Consequentially, the government did decide to merge 44 reforms into four labour codes. However, they’re still stuck at the parliamentary stages. Moreover, there is a genuine concern with the draft labour code on Industrial Relations as they retain the original provision of the IDA, which requires prior permission from the government for firms with more than 300 employees (it has been increased from 100 employees under the previous law) before retrenchment of workers. Doing away with this provision would be critical for the growth of small and medium industries (A detailed article that explores this issue can be accessed by clicking here).
Another area which lacked adequate policy focus since Independence is extension of primary and secondary education across India. Though policies such as mid-day meals and the Right to Education Act have managed to improve enrolment levels, however, they’ve brought into focus the declining quality of education that is being provided to students in government schools.
A potential solution to this problem is an education voucher system as advocated by Milton Friedman in the US. The framework for the same would be like the Direct Benefit Transfer (DBT) model as implemented by the government for over 430 of its schemes whereby the government will issue cash equivalent to eligible students in their bank accounts which can be used only for tuition fee and uniform expenses.
Such a system will bring in private players into primary and secondary schools and it will give students and their parents to pick a school that offers their students the best quality of education. Additionally, the government can design vouchers that incentivise greater attendance by providing cash top-ups over the voucher value. The government should explore education vouchers as a policy tool for primary and secondary education system during its term.
The government should also reimagine its agricultural policy, especially with respect to the price policy as a tool for providing income support to farmers. In a recent paper with Dr Surjit Bhalla, we found the ineffectiveness of price policy as a tool for income support and consequentially, we advocated for a direct income support to the farmers based on the DBT framework. We had further argued that India’s poverty alleviation programmes have witnessed significant leakages and, therefore, direct income support or targeted basic income should be the norm going forward.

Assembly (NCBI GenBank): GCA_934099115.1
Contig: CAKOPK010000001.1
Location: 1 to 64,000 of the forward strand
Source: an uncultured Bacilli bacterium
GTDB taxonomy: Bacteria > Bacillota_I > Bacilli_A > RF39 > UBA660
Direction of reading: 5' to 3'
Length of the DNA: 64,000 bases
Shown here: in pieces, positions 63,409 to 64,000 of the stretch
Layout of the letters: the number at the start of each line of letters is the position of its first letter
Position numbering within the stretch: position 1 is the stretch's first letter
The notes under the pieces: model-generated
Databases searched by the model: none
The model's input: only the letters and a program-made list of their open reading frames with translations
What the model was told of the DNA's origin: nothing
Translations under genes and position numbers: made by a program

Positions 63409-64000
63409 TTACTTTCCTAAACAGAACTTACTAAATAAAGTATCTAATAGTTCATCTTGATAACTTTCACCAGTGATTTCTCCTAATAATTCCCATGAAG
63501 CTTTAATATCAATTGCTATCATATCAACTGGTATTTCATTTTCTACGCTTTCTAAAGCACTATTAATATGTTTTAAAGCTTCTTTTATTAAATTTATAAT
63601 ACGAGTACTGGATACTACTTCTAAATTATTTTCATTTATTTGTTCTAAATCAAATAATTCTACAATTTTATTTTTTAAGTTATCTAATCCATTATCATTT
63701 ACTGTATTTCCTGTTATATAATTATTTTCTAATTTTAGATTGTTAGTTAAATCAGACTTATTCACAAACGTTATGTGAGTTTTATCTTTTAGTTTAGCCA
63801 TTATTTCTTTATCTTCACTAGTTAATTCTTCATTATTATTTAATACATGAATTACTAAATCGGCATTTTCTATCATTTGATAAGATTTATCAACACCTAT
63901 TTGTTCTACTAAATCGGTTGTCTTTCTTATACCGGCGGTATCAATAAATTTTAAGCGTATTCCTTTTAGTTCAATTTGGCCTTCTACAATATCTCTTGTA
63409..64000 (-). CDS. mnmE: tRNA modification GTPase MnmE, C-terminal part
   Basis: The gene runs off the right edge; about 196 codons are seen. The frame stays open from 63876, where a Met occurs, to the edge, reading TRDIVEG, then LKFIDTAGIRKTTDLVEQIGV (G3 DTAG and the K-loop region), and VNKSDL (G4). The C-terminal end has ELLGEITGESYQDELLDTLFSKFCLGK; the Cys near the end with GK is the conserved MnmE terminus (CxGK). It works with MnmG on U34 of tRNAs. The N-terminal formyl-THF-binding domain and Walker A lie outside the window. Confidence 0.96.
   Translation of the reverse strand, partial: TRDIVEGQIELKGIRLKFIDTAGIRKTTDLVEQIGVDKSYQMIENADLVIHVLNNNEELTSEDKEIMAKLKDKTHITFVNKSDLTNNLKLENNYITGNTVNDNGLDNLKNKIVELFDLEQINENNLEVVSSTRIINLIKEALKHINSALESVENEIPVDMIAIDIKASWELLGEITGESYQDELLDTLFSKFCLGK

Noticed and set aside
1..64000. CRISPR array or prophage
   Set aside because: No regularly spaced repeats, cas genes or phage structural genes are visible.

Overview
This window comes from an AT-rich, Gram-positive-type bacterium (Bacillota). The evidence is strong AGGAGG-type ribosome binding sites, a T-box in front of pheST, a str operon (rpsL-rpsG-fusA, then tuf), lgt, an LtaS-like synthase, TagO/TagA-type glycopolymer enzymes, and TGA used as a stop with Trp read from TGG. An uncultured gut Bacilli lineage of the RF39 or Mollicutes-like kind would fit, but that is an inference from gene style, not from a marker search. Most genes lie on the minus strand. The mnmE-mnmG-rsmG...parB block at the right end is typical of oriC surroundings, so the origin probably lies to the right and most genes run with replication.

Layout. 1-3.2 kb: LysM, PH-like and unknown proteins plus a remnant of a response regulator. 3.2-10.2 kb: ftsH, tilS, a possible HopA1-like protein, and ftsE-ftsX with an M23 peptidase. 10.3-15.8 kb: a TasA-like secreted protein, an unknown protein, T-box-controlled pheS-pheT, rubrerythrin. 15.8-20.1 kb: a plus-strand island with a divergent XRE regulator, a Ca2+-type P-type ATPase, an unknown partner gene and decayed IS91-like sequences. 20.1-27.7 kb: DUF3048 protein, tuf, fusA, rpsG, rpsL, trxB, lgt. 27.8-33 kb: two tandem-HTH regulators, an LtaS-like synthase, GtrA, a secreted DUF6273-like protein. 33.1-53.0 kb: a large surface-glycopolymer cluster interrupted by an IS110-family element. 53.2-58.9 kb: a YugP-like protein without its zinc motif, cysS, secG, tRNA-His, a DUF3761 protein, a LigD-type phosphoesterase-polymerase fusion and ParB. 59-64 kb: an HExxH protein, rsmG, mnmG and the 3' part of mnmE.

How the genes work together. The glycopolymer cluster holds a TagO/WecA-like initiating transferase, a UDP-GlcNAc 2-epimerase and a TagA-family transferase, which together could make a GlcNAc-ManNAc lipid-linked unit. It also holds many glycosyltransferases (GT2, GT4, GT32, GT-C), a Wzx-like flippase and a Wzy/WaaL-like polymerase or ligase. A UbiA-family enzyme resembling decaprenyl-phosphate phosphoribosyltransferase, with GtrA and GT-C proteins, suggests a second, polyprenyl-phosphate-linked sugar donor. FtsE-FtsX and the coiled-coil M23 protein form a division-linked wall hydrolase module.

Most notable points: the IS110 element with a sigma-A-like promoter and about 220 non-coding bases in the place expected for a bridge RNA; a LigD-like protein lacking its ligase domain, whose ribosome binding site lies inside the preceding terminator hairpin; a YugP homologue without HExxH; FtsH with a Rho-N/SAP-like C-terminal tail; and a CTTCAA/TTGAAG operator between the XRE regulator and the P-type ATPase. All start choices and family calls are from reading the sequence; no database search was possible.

As is the case, the government has made a shift from the price policy as it launched the PM-Kisan Saman Nidhi Yojana which has now extended to cover all the farmers in the country. However, it must now think about extending the basic income support to all poor in India (The paper will be updated and revised shortly. It can be accessed by clicking on this link.
The Indian economy has come a long way since the earliest wave of reforms during early 1980s, but the process of reforms has been sporadic and slow. The next wave of reforms occurred only in 1991, and it was followed by subsequent reforms between 1991-2004. Unfortunately, between 2004-2013, only Foreign Direct Investment (FDI) norms were changed and India witnessed a decade without any structural reforms. We made a departure from this slow and sporadic nature of reforms between 2014-2019 and it would be wise to continue with this trend.
In its previous tenure, the government got a lot of things right and now is the time to correct its few mistakes and continue the path of economic reforms. It is through such reforms that we would be able to sustain our current growth rates and further transform our economy. Some of the required reforms are likely to be politically challenging but PM Modi has got both, the political will and a strong team to implement such reforms.